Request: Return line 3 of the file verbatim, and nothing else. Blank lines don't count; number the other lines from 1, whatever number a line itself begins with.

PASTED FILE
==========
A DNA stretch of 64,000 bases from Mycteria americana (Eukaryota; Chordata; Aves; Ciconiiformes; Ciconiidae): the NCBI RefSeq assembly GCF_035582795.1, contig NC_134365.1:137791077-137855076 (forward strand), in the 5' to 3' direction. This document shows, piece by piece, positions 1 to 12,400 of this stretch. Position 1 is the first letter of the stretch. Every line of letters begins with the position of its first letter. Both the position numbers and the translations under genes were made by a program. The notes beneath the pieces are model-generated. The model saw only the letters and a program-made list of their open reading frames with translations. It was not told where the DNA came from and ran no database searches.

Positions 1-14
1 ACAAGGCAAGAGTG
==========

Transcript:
1 ACAAGGCAAGAGTG